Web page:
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The Royal College of Psychiatrists Improving the lives of people with mental illness

Psychiatrists' support service
On whistle-blowing and passing on concerns

To contact the Psychiatrists' Support Service please telephone: 020 7245 0412  or e-mail:


This information guide is intended for a psychiatrist concerned about whistle-blowing. The information can be used as a guide only and is not a substitute for professional advice. If you need further advice and support, please contact the Psychiatrists’ Support Service or one of the organisations listed at the end of the information guide.

Definition of whistle-blowing When someone passes on to others information about actions in the workplace that are possibly unsafe or illegal this is often called ‘whistle-blowing’. The General Medical Council (GMC) refers to this as ‘passing on concerns’.

Duties The GMC’s core guidance in Good Medical Practice states that:
  • You must protect patients from risk of harm posed by another colleague’s conduct, performance or health.
  • If you have good reason to think that patient safety is or may be seriously compromised by inadequate premises, equipment, or other resources, policies or systems, you should put the matter right if that is possible.
  • In all other cases you should draw the matter to the attention of your employing or contracting body.
  • If they do not take adequate action, you should take independent advice on how to take the matter further.
  • You must record your concerns and the steps you have taken to try to resolve them.


Difficulties in taking action commonly include:

  • reluctance to speak directly in criticism
  • fear of retaliation, whether personal or organisational
  • uncertainty about who else to refer to
  • unwillingness to get a colleague into trouble
  • the possibility of legal action for slander or libel
  • assuming other people have already noticed and decided whether or not to take action.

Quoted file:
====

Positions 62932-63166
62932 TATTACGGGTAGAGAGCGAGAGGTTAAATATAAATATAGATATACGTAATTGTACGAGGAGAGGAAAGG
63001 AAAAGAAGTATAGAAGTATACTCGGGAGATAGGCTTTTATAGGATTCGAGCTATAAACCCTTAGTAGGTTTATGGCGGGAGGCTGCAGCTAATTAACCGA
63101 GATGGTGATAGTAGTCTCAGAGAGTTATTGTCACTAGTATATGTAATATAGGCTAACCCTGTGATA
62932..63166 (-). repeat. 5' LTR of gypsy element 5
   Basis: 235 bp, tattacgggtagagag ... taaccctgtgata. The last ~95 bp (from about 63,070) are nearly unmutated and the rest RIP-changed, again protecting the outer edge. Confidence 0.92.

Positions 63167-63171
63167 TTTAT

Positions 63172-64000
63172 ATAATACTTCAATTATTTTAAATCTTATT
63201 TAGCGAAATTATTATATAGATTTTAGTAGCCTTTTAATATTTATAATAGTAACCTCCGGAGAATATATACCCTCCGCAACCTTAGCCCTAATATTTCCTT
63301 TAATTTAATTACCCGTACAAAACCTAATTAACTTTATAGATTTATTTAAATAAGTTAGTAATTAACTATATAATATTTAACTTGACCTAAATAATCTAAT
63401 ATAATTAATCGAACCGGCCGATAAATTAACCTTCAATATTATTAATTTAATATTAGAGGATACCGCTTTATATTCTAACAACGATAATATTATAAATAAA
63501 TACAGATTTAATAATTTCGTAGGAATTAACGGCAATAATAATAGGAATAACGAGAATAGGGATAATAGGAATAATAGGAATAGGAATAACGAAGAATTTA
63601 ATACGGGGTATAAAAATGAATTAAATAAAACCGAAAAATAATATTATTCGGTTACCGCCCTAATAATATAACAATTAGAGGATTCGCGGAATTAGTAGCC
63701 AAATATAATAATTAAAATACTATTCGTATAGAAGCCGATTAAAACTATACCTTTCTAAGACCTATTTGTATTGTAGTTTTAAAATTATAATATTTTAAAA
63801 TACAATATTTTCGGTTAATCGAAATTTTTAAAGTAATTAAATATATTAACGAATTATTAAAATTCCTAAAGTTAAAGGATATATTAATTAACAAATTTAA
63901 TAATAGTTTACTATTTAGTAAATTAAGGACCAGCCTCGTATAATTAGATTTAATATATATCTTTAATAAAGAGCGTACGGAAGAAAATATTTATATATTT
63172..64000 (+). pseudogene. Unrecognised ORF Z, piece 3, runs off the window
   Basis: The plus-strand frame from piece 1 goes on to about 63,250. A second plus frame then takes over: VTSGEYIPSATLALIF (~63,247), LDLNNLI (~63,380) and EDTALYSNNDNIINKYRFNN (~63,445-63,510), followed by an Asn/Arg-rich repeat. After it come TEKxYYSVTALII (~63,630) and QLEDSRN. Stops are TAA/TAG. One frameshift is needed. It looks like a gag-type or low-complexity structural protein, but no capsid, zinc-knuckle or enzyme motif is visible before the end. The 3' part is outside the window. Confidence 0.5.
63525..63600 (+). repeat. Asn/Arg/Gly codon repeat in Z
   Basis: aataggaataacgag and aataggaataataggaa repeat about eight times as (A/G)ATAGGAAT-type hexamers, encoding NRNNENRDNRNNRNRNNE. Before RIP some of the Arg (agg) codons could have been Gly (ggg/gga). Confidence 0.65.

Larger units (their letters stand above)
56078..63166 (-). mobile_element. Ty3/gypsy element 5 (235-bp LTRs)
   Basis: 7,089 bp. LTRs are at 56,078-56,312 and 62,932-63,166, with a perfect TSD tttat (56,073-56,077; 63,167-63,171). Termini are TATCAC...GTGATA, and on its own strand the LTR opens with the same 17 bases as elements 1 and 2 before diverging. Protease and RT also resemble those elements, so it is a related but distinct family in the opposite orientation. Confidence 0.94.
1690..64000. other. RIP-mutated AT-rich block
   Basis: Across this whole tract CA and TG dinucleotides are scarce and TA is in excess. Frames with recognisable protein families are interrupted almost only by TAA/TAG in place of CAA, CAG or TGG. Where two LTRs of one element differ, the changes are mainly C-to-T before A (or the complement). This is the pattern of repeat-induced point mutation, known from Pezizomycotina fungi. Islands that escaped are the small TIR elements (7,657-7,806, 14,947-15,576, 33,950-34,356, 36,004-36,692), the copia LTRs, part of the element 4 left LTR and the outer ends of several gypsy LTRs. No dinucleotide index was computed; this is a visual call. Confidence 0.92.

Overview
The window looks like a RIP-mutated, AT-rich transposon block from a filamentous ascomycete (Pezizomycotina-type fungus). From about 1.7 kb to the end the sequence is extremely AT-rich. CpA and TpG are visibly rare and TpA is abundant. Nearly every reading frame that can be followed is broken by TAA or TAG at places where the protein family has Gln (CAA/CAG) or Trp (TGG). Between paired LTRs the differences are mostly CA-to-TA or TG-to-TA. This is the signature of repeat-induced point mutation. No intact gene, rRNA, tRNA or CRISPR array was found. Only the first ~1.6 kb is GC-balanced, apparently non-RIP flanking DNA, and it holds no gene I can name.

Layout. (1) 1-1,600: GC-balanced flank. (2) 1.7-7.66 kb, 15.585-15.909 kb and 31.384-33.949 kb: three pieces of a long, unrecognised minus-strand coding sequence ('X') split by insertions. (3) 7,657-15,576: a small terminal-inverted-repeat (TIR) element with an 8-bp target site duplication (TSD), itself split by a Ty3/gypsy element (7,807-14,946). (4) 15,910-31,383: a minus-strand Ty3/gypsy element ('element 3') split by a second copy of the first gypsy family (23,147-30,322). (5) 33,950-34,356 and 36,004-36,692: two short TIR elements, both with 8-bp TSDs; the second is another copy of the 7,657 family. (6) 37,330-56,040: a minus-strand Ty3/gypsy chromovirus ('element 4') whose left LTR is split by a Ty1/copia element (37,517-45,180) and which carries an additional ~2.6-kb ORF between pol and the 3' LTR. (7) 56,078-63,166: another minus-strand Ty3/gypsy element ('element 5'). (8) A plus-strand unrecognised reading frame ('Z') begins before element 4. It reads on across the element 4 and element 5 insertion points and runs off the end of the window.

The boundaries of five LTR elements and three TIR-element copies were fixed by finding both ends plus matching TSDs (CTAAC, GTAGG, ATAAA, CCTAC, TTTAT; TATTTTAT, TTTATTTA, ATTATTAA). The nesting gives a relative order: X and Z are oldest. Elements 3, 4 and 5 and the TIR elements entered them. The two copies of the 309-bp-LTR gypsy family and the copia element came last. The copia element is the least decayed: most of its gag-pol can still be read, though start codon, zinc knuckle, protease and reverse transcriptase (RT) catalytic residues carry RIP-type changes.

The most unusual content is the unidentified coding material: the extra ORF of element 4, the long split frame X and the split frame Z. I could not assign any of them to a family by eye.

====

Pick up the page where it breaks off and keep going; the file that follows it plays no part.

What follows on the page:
• These difficulties are compounded when:
  • there is a considerable power differential, for example seniority
  • there is a culture of collusion
  • your job is not secure.

However, your duty to put patients’ interests first and act to protect them must override personal and professional loyalties. The Public Interest Disclosure Act 1998 provides legal protection against victimisation or dismissal for individuals who disclose information in order to raise genuine concerns and expose malpractice in the workplace.

The Public Interest Disclosure ActHealth Service Circular 1999/198 states that every National Health Service (NHS) trust and health authority should have in place policies and procedures which comply with the Public Interest Disclosure Act and, as a minimum, include:

  • Guidance to help staff who have concerns about malpractice raise these reasonably and responsibly with the right parties.
  • The designation of a senior manager or non-executive director with specific responsibility for addressing concerns which need to be handled outside the usual management chain.
  • A clear commitment that staff concerns will be taken seriously and investigated.
  • An unequivocal guarantee that staff who raise concerns responsibly and reasonably will be protected against victimisation.

What to do

Public Concern at Work advises that you should:

  • keep calm
  • think about the risks and outcomes before you act
  • remember you are a witness, not a complainant
  • ask for advice.


  • forget there may be an innocent or good explanation
  • become a private detective
  • use a whistle-blowing procedure to pursue a personal grievance
  • expect thanks.

In the NHSEffective reporting is part of good clinical governance.

  • Obtain and consult the trust’s whistle-blowing policy or equivalent.
  • Talk things over with a trusted colleague.
  • Aim at improving the situation with the least possible damage to the individual.
  • Generally, discussion with your own manager is advisable unless they are the source of your concern; they may be aware of others’ concerns and be able to approach the individual’s manager.
  • Keep records of all your observations and actions.
  • Follow local policies such as adverse incident reporting.
  • If necessary go to a higher level of management, probably the medical director.
  • If the concern is about another health professional, then the appropriate routes are usually the employer first, then the regulator (the GMC for doctors).
  • Your role is to bring concerns to the attention of the people responsible for investigating and taking action.